are already pretty high this year, but what would you say to paying five cents more a gallon? This time, the increase isn't a hurricane or trouble in the middle east, but a proposal by the Democratic chairman of the House Transportation Committee, Rep. Jim Oberstar, to raise the tax to pay in order to pay for bridge
across America. President Bush said today that this proposal is a bad idea and that, "The way it seems to have worked is that each member on that (Transportation) committee gets to set his or her own priorities first. That's not the right way to prioritize the people's money. Before we raise taxes, which could affect economic growth, I would strongly urge the Congress to examine how they set priorities."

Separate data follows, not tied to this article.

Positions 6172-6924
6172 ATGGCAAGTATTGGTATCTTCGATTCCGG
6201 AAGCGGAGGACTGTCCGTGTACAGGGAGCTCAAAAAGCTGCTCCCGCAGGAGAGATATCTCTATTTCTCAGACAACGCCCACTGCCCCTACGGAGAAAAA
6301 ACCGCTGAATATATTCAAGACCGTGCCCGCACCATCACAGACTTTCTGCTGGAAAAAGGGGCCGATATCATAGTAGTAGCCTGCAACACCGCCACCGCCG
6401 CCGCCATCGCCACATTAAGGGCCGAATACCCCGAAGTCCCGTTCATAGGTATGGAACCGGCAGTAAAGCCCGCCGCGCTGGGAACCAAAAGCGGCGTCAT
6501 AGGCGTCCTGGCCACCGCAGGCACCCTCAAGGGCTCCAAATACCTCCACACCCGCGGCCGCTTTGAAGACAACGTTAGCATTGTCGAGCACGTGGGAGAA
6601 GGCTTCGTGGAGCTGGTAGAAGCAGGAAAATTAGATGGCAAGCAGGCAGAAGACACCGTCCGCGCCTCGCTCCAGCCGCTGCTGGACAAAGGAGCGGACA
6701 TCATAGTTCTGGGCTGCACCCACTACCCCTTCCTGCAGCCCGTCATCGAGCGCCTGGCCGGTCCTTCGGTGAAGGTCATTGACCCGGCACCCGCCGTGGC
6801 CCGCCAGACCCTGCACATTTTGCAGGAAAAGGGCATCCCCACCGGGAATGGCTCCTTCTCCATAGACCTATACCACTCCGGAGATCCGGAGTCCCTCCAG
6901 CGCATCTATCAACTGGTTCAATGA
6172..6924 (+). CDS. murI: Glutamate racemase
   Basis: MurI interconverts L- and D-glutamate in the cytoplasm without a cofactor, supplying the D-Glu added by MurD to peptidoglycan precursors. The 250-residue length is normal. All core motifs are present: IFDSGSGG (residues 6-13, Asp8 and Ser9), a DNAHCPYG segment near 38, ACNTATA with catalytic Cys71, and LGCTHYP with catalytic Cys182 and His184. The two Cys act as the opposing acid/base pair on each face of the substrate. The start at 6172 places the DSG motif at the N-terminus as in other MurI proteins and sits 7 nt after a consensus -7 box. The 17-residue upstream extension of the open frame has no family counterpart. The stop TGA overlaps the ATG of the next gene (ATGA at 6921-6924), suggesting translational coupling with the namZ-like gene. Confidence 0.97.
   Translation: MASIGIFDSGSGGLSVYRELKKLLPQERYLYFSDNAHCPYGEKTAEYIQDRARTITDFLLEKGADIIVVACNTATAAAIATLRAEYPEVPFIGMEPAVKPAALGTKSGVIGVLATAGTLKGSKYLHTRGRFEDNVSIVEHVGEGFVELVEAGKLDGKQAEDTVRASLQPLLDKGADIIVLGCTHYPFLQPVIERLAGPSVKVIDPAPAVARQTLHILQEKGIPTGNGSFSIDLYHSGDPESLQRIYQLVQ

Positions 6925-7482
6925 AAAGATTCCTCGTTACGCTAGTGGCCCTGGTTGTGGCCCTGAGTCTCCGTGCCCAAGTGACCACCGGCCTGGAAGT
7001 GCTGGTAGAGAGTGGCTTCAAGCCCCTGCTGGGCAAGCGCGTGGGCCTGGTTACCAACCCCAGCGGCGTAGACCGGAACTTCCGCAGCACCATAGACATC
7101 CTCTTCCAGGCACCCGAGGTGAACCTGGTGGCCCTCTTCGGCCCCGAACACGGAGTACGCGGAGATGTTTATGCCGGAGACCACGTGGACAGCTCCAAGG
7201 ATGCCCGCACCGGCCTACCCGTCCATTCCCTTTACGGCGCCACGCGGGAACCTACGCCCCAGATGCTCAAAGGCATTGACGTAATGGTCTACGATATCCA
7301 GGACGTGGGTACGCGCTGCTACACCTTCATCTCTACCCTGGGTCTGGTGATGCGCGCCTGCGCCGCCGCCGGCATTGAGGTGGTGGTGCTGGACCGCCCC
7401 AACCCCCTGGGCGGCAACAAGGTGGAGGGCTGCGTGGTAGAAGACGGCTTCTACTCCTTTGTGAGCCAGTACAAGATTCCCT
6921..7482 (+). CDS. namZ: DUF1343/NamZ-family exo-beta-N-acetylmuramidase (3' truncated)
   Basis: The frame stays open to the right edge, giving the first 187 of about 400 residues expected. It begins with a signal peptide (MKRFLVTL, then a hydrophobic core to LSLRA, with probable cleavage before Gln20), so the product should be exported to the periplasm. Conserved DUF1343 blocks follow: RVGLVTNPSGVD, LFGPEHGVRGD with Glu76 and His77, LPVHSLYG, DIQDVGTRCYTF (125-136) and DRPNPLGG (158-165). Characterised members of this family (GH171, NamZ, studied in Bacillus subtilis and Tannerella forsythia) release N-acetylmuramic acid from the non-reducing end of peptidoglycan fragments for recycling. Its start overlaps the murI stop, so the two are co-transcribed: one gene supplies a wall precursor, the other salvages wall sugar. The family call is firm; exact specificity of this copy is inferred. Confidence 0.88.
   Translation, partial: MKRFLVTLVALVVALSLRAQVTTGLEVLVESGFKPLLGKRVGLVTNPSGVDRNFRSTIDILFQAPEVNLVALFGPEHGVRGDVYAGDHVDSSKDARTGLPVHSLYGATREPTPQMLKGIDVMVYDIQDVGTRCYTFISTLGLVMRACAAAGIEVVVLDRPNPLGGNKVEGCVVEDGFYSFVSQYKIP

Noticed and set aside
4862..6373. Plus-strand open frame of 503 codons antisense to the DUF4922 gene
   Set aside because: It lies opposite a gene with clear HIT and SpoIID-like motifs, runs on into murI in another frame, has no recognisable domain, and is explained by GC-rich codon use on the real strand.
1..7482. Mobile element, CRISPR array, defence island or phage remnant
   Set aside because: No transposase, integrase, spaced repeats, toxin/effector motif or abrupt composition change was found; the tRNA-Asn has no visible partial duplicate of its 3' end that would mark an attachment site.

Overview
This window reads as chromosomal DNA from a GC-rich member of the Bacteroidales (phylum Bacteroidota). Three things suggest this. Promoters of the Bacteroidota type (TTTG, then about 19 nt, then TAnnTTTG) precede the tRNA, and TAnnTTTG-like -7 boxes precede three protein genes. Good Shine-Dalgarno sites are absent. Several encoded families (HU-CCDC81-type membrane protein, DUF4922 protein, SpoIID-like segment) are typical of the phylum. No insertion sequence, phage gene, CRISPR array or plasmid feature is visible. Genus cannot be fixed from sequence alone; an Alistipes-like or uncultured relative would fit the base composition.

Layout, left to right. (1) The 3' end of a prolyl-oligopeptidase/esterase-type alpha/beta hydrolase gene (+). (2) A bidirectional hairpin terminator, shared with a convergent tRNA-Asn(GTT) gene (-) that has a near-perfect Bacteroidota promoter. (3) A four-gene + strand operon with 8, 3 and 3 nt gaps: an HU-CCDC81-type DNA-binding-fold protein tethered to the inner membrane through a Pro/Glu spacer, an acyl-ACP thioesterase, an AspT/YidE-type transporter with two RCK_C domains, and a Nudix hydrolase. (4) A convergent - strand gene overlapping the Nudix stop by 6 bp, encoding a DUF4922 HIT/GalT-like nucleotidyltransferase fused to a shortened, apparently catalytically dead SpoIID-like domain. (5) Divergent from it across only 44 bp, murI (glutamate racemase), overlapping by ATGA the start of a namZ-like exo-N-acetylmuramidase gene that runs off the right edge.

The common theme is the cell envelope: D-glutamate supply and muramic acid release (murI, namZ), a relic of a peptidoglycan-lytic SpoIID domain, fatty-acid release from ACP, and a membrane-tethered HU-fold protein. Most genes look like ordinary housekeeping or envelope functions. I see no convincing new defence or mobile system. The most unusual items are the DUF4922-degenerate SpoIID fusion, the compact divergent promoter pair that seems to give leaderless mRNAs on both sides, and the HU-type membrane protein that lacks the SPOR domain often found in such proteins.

According to the
, eight percent of the last highway bill (valued at $286 billion) went to highway and bridge projects, but only those singled out by lawmakers. The nickel a gallon increase would be directed to a new bridge repair trust fund.
When all cars get 100 mpg and we plug them in at night to drive the next day, then tax increases like this won't do a lick of good. But until then (so, for a while yet), gas remains a popular plaything of legislators. The bridge collapse in Minnesota last week shows that we need to make sure our infrastructure is up to par. Stepping back and examining priorities so we help everyone is as good advice for Bush as it is for Congress.